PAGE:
On January 8, 2011, a young man opened fire on Congresswoman Giffords’ Congress on Your Corner constituent event. The shooter used a Glock 19 semiautomatic pistol paired with a 33-round high capacity magazine.
Over the course of roughly 15 seconds, the assailant emptied his gun, producing exactly 33 wounds. As he tried to reload a second extended magazine into his handgun, a woman grabbed it, and he was tackled and subdued.
Gabby was the first victim. But Christina-Taylor Green, a nine-year old girl who was born on September 11th, 2001 and didn’t live to see her 10th birthday, was shot with bullet number 13 or after. Christina and others could have had their lives spared had the shooter not been using such a lethal ammunition magazine.
High capacity magazines are a deadly factor in gun violence. According to the Department of Justice, they are used in between 14 and 26 percent of gun crimes and between 31 and 41 percent of fatal police shootings. And the data has shown that limiting such magazines helps save lives. According to the Washington Post, during the previous ban on high capacity magazines (which has since expired), there was a 60 percent decline in share of recovered crime guns with high capacity magazines. After the ban expired in 2004, that share increased from the 2004 low – more than doubling by 2010.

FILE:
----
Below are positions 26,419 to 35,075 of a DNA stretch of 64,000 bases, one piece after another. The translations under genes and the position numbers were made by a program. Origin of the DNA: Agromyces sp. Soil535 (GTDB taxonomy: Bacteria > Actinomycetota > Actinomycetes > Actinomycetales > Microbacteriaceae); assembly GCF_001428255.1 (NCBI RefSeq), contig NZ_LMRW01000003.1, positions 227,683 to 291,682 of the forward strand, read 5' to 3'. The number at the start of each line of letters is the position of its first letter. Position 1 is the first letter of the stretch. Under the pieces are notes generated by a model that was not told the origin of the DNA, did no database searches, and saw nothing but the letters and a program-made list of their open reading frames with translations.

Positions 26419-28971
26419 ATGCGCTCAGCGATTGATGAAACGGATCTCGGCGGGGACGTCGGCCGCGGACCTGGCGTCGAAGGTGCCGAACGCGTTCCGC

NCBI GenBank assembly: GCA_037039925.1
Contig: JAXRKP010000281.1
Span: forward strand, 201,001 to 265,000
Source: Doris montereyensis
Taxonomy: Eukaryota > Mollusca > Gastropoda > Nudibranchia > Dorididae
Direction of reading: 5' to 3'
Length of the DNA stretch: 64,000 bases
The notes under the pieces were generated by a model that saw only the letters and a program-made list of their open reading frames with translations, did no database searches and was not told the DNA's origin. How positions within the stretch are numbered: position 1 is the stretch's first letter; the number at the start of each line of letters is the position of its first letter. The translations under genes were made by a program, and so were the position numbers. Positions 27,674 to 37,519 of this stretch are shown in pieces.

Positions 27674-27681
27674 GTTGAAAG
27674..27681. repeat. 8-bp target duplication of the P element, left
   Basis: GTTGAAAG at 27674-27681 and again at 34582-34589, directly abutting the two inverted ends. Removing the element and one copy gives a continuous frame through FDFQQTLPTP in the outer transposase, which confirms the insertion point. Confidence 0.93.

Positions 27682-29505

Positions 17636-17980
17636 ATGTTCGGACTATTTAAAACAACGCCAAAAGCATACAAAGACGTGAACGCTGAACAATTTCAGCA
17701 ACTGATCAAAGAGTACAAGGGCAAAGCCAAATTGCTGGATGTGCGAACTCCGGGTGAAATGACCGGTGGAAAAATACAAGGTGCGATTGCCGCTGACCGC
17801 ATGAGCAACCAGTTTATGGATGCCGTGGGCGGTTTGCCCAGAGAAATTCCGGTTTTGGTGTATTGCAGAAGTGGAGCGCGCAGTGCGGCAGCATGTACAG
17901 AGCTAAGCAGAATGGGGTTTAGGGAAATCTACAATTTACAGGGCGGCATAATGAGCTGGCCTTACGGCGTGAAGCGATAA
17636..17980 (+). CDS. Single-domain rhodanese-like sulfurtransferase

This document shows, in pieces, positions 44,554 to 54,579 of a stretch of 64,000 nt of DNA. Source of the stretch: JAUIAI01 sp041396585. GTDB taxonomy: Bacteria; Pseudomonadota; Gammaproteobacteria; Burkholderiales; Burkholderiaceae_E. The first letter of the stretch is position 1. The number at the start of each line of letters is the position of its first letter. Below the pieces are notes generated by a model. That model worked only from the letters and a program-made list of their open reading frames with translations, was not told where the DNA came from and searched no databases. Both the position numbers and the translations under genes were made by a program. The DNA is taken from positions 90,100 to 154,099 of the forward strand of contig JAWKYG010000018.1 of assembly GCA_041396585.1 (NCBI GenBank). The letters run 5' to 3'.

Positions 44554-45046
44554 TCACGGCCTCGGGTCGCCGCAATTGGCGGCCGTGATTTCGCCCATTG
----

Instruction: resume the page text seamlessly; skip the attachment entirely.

Congress should act to limit the sale of high capacity magazines, which are not needed for hunting or self-defense, but have proven very lethal.